Carol: In China hundreds of thousands of baby girls are killed at birth or in pregnancy, in Pakistan and in India too. Why do you think that is?

L (girl) – If you had a daughter and she went away to live with her husband and look after his parents when they are old there would be no one left to look after you. Some countries have orphanages set up for girls because no one wants them.

H (girl) – going back to cats, my kittens were close to being put down but my dad found someone who could take them in.

Someone – S stole a cat!

S (girl) – This woman left a cat for two when she went to America so I carried it home. My Mum wasn’t happy but my Gran said ‘give it some pork pie it’ll be right.’ Now it lives with me. It had worms and fleas and we had to flea bomb the whole house and worm it but now my Mum likes it and she says, ‘Come to Mummy.’

 Time ran out – group disbanded without any time to sum up.



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Teacher Blog: Stephen

Summer Term Events

Sports day, speech day, prize giving, proms and new parent welcoming meetings. All these events are occasions when gender inequality can be an issue. Last year I sat in my son’s school for speech day and was horrified when every child chosen in Key Stage 2 was a girl. Equally I would have had the same reaction if it had just been boys that were chosen. Schools should reflect a community where both girls’ and boys’ contributions to the community are recognised. So these are some of the questions I would be asking:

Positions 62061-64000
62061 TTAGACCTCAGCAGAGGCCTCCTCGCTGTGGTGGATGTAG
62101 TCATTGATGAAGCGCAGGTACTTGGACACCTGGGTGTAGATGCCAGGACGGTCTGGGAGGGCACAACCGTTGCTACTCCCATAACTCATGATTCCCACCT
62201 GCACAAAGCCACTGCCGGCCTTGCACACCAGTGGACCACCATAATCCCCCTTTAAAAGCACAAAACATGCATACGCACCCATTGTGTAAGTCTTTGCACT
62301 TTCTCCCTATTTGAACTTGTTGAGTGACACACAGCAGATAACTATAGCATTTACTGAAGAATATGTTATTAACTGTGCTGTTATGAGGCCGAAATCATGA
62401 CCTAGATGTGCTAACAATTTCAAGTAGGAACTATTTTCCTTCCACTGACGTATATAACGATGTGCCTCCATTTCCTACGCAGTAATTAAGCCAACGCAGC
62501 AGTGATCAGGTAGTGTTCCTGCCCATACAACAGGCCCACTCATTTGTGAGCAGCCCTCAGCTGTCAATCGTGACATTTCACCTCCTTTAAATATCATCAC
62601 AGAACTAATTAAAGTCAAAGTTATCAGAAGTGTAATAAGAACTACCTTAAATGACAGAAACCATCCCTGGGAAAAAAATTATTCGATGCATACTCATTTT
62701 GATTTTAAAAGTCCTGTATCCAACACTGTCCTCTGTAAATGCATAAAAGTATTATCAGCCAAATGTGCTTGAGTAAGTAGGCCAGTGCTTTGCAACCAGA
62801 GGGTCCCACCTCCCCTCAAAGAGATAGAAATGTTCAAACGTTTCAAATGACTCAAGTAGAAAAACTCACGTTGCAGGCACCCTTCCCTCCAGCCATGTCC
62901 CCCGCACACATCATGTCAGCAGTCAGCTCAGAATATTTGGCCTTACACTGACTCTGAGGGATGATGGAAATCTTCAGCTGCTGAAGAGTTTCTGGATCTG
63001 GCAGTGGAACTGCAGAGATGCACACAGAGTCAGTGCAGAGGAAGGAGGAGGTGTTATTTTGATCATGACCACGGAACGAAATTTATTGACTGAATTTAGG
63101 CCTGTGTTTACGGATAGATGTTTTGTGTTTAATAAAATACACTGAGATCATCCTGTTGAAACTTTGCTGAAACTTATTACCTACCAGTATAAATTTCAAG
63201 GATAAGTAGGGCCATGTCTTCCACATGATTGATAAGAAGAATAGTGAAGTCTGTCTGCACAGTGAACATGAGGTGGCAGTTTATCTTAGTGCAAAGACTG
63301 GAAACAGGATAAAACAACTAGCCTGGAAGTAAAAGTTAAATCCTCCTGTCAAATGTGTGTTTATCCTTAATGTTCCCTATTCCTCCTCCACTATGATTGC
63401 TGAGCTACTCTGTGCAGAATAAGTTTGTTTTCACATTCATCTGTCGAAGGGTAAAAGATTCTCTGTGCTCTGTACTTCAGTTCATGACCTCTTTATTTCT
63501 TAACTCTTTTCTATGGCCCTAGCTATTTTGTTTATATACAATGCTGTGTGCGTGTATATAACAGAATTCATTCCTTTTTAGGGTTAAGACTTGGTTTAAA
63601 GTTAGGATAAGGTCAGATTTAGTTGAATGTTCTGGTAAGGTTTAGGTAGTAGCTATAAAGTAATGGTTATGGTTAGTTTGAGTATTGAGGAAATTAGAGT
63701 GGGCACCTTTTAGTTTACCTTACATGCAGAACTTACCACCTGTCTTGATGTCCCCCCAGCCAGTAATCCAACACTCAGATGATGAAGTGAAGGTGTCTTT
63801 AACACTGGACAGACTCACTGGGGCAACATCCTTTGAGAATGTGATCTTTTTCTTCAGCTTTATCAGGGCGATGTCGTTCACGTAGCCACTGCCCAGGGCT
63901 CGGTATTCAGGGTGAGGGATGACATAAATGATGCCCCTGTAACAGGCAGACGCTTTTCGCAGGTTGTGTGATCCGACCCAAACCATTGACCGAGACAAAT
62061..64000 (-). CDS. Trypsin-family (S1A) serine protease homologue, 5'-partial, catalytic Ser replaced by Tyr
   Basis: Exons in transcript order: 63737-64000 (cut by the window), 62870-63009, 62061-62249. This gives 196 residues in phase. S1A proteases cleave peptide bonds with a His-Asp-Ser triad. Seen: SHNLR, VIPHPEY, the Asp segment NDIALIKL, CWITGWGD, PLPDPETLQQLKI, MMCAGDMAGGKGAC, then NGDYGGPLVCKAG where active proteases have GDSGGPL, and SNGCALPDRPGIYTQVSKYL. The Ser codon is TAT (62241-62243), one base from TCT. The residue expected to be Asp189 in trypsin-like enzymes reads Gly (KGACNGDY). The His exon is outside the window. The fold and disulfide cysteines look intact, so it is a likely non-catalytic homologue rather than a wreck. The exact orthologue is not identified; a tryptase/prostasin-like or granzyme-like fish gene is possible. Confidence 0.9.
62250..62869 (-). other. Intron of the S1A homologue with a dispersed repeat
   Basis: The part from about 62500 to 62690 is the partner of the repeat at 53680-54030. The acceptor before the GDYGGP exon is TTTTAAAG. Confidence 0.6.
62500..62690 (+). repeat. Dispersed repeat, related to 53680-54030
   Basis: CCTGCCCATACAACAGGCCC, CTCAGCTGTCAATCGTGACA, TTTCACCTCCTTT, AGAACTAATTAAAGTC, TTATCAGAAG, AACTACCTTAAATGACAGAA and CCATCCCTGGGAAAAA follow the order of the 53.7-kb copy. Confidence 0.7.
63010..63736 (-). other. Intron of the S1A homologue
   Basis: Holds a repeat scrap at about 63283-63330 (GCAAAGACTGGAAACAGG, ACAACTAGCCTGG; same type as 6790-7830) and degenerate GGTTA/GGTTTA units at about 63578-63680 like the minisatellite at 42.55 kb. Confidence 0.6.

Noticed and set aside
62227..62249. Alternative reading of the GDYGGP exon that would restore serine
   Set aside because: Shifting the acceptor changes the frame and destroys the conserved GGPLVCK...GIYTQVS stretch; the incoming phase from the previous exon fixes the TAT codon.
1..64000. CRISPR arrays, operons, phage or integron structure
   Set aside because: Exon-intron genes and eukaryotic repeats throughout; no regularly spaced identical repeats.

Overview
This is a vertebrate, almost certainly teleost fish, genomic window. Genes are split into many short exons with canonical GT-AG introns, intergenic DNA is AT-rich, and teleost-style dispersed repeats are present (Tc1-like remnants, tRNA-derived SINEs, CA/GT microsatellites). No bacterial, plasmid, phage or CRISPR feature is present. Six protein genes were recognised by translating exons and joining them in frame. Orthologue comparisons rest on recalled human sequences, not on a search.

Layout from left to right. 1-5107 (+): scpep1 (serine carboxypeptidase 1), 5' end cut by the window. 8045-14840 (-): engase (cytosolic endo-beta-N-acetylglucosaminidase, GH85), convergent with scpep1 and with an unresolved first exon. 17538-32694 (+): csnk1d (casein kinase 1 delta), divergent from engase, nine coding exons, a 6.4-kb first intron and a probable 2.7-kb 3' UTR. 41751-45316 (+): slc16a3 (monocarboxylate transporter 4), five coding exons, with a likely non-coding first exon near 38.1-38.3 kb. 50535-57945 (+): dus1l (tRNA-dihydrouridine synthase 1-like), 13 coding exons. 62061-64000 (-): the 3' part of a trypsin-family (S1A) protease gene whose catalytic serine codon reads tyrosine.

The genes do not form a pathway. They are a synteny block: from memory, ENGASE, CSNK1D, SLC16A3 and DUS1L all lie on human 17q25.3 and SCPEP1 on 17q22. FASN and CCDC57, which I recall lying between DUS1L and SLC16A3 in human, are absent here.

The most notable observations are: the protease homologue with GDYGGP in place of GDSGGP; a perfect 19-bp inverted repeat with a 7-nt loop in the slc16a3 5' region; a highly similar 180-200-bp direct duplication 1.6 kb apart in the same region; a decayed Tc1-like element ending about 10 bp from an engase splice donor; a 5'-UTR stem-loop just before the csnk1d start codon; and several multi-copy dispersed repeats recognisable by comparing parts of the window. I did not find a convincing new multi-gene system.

Sports Day

How are the children chosen? Is it mixed gender or gender specific? If as a teacher you are aware that boys or girls outperform in a particular activity is it worth considering separating the sexes to stop it becoming one gender is better than others? (bearing in mind that single sex activities can reinforce differences) To encourage competition children need to know they have a chance of winning.

Speech day or prize giving

Are all sections of the community equally represented? Are the prizes not just a reflection on academic success? Have you a prize for the boy and girl who has demonstrated kindness to others? Is there a prize for a boy and girl who has been an ambassador to others?


A challenge more in primary than secondary. Lots of discussion and opinion. Parents and schools with different viewpoints. I personally have reservations whether primary is the right place. I’m very aware of self-image and I’m concerned that 10/ 11 year olds are encouraged to question their looks. Prom boy and prom girl misleads children to question their own appearance. For 10s and 11s a leavers party, in my opinion, is more appropriate.

New parents meetings

Are they at a time that encourages all parents to attend? Are there messages we want to share with parents that help parents to understand that equality in our school is important? I want parents in my school to know that an equal number of boys and girls are on the school council. I also want parents to realise that behaviour that doesn’t respect others isn’t tolerated. I want parents to know that a safe environment for all is equally important as academic achievement.

Over the summer lets see schools take a responsible lead on gender respect.